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PostPosted: Wed Jan 14, 2015 9:29 pm    Post subject: Reply with quote

Anyways, here are some cases I've encountered:
A bit messy because I gathered the stuff in lightning speed from various documents.


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PostPosted: Thu Jan 15, 2015 1:15 pm    Post subject: Reply with quote

Interesting and valid points Medjayarcher. Of course it's never easy to convey foreign names from foreign scripts to ones' own language and script. Just look how Westerners has been struggling to transliterate Chinese vocabulary and names, or how the Japanese transliterate Western ones (i.e. Clint Eastwood becomes Kurinto īsutōddo when rendered in Hiragana).

Nevertheless, surely a cross-comparison between different transliterations, loan-words and Coptic provide us with sound "guesstimates" of how a number of AE names and words were vocalized.
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PostPosted: Sun Jan 18, 2015 1:14 am    Post subject: Many toponyms of the Middle Nile Region. Reply with quote

While reading, I stumbled upon many toponyms with several linguistic correspondences (latin, Egyptian, Meroitic and Modern spelling).

First, context must be given.
A certain rather little known Greek writer named Bion of Soloi (alternatively Bion Soleus, Bion of soli) wrote historical books about travels he actually made in Lower Nubia and below. His work composed of many "books" (in fact, it is not sure there were actual books) was named Aithiopika, but it is now lost to modern readers. His work is often cited and that is how he is known. It is the roman general and encyclopedist Pliny the Elder who cited an excerpt of Bion's itinerary in the Middle Nile Region.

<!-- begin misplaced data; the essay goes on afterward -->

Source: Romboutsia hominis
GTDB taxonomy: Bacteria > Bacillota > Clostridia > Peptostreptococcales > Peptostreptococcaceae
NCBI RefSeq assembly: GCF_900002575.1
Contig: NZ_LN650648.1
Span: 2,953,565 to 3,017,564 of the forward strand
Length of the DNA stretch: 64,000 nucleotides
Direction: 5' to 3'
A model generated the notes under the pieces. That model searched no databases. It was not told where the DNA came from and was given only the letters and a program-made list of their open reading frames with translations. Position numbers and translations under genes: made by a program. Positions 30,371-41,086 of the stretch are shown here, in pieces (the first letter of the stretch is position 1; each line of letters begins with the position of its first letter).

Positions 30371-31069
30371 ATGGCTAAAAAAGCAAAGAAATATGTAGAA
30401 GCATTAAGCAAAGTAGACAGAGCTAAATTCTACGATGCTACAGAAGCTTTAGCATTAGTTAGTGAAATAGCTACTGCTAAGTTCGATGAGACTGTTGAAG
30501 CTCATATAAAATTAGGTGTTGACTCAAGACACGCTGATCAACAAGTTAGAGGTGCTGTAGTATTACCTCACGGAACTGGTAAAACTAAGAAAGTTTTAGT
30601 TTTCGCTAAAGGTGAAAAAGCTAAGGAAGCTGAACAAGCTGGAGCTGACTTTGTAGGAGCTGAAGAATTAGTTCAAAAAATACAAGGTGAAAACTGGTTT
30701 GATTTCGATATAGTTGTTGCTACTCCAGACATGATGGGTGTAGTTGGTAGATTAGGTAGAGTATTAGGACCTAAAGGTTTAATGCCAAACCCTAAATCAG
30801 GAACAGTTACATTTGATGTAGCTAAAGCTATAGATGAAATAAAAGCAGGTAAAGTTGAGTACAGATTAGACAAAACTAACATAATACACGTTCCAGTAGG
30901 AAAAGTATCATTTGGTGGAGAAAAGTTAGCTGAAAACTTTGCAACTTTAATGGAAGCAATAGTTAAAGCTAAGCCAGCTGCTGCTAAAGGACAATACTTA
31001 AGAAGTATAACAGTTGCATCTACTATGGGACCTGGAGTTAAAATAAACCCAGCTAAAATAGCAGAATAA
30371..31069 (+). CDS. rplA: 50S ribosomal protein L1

To read the actual excerpt, see here. Choose the second book and go to page 210 (the pdf pagination, not the one of the book). It's item #108.

For the references, it is all given within the book.

Here are the correspondences.

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PostPosted: Mon Feb 02, 2015 2:06 am    Post subject: Reply with quote



Pharaoh Necho/Nekau II of the 26th Dynasty.

In the bible, 2 Kings 23:33.
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PostPosted: Wed Mar 15, 2017 8:37 pm    Post subject: Reply with quote

There is the similarity in names of the daughter of Akhenaten and the moon in the old ethnic language of the Andes Quechua. The daughter Tiye or Kiya and the moon in Quechua Killa (pronounced ke-ya). What the relationship between the people of each culture can be anyone's guess, there doesn't seem to have been much connection between continents. The people of the Andes called the moon Mama Killa.
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PostPosted: Thu Mar 16, 2017 3:28 am    Post subject: Reply with quote

dzama923 wrote:
There is the similarity in names of the daughter of Akhenaten and the moon in the old ethnic language of the Andes Quechua. ... What the relationship between the people of each culture can be anyone's guess, ...

Such type "it-sounds-like" statements are completely unscientific and do not bring the slightest. With a bit of patience and good will when looking for, one probably finds something of this kind in every language for each other...

dzama923 wrote:
... there doesn't seem to have been much connection between continents. ...

"have been much" Idea Idea Idea
What "connection between continents" was there at all? Idea